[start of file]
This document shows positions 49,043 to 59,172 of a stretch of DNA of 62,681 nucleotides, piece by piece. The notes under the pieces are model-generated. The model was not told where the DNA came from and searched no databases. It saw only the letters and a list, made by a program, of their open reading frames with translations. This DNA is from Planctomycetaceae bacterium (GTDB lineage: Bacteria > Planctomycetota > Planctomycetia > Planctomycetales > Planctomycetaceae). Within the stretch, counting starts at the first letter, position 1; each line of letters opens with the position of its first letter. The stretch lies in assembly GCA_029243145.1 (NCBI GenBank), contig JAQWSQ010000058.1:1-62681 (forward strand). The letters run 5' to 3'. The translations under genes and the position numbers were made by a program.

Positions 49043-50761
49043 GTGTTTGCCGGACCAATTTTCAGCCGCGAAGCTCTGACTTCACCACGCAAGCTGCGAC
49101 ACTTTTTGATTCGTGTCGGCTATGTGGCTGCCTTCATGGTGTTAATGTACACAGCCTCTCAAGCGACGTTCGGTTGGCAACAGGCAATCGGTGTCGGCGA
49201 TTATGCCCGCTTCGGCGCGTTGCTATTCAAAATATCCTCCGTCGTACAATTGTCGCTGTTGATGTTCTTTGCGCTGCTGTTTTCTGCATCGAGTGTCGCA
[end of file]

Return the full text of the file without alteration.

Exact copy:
This document shows positions 49,043 to 59,172 of a stretch of DNA of 62,681 nucleotides, piece by piece. The notes under the pieces are model-generated. The model was not told where the DNA came from and searched no databases. It saw only the letters and a list, made by a program, of their open reading frames with translations. This DNA is from Planctomycetaceae bacterium (GTDB lineage: Bacteria > Planctomycetota > Planctomycetia > Planctomycetales > Planctomycetaceae). Within the stretch, counting starts at the first letter, position 1; each line of letters opens with the position of its first letter. The stretch lies in assembly GCA_029243145.1 (NCBI GenBank), contig JAQWSQ010000058.1:1-62681 (forward strand). The letters run 5' to 3'. The translations under genes and the position numbers were made by a program.

Positions 49043-50761
49043 GTGTTTGCCGGACCAATTTTCAGCCGCGAAGCTCTGACTTCACCACGCAAGCTGCGAC
49101 ACTTTTTGATTCGTGTCGGCTATGTGGCTGCCTTCATGGTGTTAATGTACACAGCCTCTCAAGCGACGTTCGGTTGGCAACAGGCAATCGGTGTCGGCGA
49201 TTATGCCCGCTTCGGCGCGTTGCTATTCAAAATATCCTCCGTCGTACAATTGTCGCTGTTGATGTTCTTTGCGCTGCTGTTTTCTGCATCGAGTGTCGCA